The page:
• Biography/Memoir
    An Earlier Life by Brenda Miller, of Bellingham
  • History/General Nonfiction
    Eruption: The Untold Story of Mount St. Helens by Steve Olson, of Seattle

Books for youth:

  • Picture Book
    Thunder Boy Jr. written by Sherman Alexie, of Seattle, and illustrated by Yuyi Morales
  • Books for Young Readers (ages 6 to 8)
    Narwhal: Unicorn of the Sea by Ben Clanton of Tacoma
  • Books for Middle Readers (ages 9 to 12)
    Some Kind of Courage by Dan Gemeinhart, of Cashmere
  • Books for Young Adults (ages 13 to 18)
    Useless Bay by M.J. Beaufrand, of Seattle

The Seattle Times article here.
All the information about the award, current and past winners and nominees, here.




October 6, 2017. The Nobel Prize in Literature for 2017. Japanese-born British novelist Kazuo Ishiguro wins Nobel Literature Prize.
... described as "a very interesting writer in many ways ... I would say that if you mix Jane Austen — her comedy of manners and her psychological insights — with Kafka, then I think you have Ishiguro."
Article in The Seattle Times.

The Japanese roots of Nobel winner Kazuo Ishiguro celebrated. The Seattle Times article here.





June 15, 2017. Author Naomi Alderman wins the 2017 Baileys Women’s Prize for Fiction for The Power.

What would happen if women suddenly possessed a fierce new power?
The world is a recognizable place: there's a rich Nigerian boy who lounges around the family pool; a foster kid whose religious parents hide their true nature; an ambitious American politician; a tough London girl from a tricky family. But then a vital new force takes root and flourishes, causing their lives to converge with devastating effect. Teenage girls now have immense physical power--they can cause agonizing pain and even death. And, with this small twist of nature, the world drastically resets.

From award-winning author Naomi Alderman, this is speculative fiction at its most ambitious and provocative, at once taking us on a thrilling journey to an alternate reality, and exposing our own world in bold and surprising ways.

 To be published in the United States October 10, 2017.

Tessa Ross, 2017 Chair of Judges, said: “The judges and I were thrilled to make this decision. We debated this wonderful shortlist for many hours but kept returning to Naomi Alderman’s brilliantly imagined dystopia – her big ideas and her fantastic imagination.”

The other short-listed finalists were:

  • Stay With Me by Ayọ̀bámi Adébáyọ̀̀
  • The Dark Circle by Linda Grant
  • The Sport of Kings by C.E. Morgan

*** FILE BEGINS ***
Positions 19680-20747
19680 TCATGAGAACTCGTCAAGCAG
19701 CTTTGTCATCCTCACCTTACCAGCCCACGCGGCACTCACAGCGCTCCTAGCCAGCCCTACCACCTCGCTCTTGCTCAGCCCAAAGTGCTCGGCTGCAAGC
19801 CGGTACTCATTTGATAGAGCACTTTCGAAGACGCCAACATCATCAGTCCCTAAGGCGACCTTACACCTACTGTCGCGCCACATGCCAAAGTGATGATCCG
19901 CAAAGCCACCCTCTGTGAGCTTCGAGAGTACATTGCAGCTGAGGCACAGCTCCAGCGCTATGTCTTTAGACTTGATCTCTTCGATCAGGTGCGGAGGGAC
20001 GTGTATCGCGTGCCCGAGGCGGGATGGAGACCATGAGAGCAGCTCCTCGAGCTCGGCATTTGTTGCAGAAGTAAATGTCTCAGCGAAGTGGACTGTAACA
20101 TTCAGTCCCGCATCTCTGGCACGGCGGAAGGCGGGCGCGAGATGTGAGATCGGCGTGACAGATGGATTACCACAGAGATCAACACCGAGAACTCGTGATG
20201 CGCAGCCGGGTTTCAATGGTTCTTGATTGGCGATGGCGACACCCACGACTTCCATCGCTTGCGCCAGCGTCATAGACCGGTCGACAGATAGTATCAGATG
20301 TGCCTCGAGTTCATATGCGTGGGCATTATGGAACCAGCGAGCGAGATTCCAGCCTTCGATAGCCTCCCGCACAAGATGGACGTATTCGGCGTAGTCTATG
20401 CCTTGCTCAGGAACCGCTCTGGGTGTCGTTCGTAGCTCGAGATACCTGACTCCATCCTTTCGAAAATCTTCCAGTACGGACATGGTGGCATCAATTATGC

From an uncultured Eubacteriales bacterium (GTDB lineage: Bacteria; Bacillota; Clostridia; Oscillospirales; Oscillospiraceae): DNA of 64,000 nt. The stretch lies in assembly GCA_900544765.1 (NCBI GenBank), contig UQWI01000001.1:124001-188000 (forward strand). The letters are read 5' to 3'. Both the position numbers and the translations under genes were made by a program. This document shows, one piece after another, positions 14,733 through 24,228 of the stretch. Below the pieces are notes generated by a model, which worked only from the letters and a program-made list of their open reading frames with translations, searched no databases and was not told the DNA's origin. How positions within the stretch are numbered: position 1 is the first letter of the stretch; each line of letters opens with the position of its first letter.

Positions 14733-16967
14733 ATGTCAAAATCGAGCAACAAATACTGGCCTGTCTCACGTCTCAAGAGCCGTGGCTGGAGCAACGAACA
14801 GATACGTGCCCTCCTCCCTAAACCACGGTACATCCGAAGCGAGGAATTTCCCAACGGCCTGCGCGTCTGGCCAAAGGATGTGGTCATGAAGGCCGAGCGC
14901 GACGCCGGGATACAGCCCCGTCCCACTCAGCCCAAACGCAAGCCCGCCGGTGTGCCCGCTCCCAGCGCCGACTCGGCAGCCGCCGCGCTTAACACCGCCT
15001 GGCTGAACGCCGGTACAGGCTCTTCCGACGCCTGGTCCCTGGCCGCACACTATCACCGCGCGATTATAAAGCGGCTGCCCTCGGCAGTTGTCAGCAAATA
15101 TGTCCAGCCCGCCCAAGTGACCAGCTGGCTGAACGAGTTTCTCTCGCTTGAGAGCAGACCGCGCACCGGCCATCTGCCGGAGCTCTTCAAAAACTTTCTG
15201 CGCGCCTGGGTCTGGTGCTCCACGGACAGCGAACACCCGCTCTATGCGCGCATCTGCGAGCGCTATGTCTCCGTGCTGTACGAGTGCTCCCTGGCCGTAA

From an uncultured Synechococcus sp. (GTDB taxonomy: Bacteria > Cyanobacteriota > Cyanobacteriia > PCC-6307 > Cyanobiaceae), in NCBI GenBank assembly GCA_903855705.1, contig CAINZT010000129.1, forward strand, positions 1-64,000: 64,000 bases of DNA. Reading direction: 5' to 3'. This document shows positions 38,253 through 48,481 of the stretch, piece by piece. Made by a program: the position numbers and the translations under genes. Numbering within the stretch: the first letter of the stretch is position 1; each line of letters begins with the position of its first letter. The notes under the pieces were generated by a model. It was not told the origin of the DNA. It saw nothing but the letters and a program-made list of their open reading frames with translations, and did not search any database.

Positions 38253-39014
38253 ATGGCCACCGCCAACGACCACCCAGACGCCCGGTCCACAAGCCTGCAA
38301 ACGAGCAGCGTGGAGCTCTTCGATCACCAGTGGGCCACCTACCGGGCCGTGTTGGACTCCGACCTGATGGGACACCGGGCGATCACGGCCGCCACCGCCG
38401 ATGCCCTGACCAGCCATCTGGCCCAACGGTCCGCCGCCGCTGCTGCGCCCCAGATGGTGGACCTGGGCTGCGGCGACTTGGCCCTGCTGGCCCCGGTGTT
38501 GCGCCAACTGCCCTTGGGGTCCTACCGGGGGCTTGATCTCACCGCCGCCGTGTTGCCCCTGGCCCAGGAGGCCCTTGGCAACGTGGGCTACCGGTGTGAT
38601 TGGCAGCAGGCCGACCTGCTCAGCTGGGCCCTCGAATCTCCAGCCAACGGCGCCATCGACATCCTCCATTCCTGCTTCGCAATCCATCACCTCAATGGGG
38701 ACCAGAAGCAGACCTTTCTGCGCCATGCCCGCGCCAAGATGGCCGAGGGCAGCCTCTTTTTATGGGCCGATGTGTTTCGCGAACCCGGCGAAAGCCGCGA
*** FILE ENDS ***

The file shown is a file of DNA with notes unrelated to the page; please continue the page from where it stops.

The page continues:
• First Love by Gwendoline Riley
  • Do Not Say We Have Nothing by Madeleine Thien

The Baileys Women’s Prize for Fiction is the UK’s most prestigious annual book award for fiction written by a woman.

See all kinds of information about the prize, and winners, current and former, here.



April 27, 2017. Mystery Writers of America is proud to announce the winners of the
2017 Edgar Allan Poe Awards
, honoring the best in mystery fiction, non-fiction and television published or produced in 2016.
A few highlights:

  • Best Novel: Before the Fall by Noah Hawley. [also staff recommended]
  • Best First Novel by an American Author: Under the Harrow by Flynn Berry.
  • Best Paperback Original: Rain Dogs by Adrian McKinty.
  • Best Fact Crime:  The Wicked Boy: The Mystery of a Victorian Child Murderer by Kate Summerscale
  • Best Critical/Biography: Shirley Jackson: A Rather Haunted Life by Ruth Franklin

For the complete list of the winners and all of the nominees visit The Edgars web site.



April 10, 2017. 2017 Pulitzer winners have been announced!

Fiction: The Underground Railroad, by Colson Whitehead.

Fiction finalists:

  • Imagine Me Gone by Adam Haslett.

  • The Sport of Kings by C. E. Morgan

History:  Blood in the Water: The Attica Prison Uprising of 1971 and Its Legacy, by Heather Ann Thompson.

Biography or Autobiography: The Return: Fathers, Sons and the Land in Between, by Hisham Matar.

Biography finalists:

  • In the Darkroom, by Susan Faludi
  • When Breath Becomes Air, by the late Paul Kalanithi

General Nonfiction: Evicted: Poverty and Profit in the American City, by Matthew Desmond.

The complete list of winners and finalists in all categories are available at the official Pulitzer web site.





March 27, 2017. PEN America is thrilled to announce the winners for its 2017 PEN America Literary Awards.